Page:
The government of Laos issued new guidelines for managing hydropower dams aimed at minimizing water shortages and flooding, state media reported on Thursday, amid debate on how its hydropower boom has altered the vital Mekong River.
The new decree, effective March 4, requires all hydropower operators to notify authorities whenever dam reservoirs reach maximum storage or when river levels downstream fall to a critical level, the Vientiane Times reported. "Effective management of water resources and rivers, especially those used by hydropower plants, is seen as crucial as Laos strives to build more dams and become an important exporter of electricity," the article said.
Laos' ministry of energy and its foreign ministry did not reply on Thursday to requests for comment on the decree. Hydropower development is central to Laos' plan to export around 20,000 megawatts of electricity to its neighbors by 2030.
At least 50 dams have been built in the last 15 years on Laos' hundreds of rivers and streams, with at least 14 new dams on the Mekong and its tributaries completed since 2018, according to the U.S.-funded Mekong Infrastructure Tracker.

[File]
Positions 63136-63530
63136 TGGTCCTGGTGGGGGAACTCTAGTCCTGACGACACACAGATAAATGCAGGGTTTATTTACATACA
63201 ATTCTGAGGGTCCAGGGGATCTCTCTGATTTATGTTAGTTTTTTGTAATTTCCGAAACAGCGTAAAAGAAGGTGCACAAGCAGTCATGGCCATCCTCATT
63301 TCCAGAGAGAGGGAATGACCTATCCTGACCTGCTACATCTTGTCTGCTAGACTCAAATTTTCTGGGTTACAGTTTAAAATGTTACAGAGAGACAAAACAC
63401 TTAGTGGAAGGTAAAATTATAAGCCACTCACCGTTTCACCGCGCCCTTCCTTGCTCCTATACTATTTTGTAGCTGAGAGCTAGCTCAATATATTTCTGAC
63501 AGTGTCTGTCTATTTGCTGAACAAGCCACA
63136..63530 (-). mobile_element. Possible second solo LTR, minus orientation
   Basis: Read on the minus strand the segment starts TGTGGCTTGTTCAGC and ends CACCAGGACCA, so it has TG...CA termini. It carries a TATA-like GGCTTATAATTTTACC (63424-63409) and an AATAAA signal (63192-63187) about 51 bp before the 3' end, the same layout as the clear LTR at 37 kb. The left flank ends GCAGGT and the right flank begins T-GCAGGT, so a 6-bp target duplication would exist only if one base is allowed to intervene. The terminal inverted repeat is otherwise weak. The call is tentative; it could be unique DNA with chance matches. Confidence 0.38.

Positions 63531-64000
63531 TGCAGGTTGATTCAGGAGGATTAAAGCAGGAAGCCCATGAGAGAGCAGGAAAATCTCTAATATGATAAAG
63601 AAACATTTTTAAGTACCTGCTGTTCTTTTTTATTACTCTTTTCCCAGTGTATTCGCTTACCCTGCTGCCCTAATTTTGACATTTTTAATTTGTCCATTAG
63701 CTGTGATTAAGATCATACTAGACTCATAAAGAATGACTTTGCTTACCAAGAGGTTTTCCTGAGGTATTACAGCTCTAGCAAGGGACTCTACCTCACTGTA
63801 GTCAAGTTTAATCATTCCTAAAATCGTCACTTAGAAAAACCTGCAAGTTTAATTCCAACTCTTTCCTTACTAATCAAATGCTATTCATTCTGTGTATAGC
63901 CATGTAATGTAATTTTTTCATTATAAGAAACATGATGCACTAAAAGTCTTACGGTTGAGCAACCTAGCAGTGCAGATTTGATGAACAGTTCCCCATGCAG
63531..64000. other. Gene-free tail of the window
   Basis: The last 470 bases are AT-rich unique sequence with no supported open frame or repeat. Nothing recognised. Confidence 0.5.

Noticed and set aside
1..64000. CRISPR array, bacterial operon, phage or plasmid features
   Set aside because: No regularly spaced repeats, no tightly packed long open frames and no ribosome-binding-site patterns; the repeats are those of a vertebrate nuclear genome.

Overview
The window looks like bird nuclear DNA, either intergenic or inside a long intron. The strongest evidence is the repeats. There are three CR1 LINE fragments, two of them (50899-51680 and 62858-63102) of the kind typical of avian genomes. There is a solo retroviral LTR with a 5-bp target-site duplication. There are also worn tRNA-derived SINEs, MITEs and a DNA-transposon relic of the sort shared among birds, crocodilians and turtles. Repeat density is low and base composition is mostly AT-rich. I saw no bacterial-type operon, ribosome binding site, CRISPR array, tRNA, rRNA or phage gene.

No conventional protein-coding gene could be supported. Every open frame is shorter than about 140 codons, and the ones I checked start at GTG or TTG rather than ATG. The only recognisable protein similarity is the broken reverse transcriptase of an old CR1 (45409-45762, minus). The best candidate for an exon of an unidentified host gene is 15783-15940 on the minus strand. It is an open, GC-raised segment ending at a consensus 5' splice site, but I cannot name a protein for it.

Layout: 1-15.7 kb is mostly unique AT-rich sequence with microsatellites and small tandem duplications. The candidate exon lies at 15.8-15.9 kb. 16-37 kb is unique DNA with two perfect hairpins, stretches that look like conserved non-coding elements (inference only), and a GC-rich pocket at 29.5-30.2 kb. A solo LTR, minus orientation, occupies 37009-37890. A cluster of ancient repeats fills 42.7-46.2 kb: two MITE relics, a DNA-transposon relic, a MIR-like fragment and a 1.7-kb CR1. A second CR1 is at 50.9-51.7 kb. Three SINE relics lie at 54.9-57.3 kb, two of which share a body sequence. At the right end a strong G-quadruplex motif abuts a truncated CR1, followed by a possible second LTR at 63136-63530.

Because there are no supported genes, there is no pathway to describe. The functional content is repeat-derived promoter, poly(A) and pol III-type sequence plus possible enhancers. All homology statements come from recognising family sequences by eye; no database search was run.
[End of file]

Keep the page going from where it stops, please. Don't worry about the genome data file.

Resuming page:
Environmentalists say the dams have damaged the Mekong River Basin's fragile ecosystem.
Sudden water releases causing floods and holding back water that causes shortages downstream has sparked complaints from fishermen and farmers in both Laos and downstream neighbors including Thailand and Cambodia, where millions of people rely on the Mekong River for their livelihoods.
Environmentalists have called for better "cascade management" for dams inside Laos, as well as for 11 dams on the upper Mekong inside China, to minimize negative effects.
Activists said it remains to be seen whether the new Laos decree would be enforced.
"Despite the government of Laos developing and adopting multiple regulations and guidelines related to hydropower in recent years, institutional capacity, enforcement and monitoring remains weak," said Gary Lee, International River's Southeast Asia Program Director.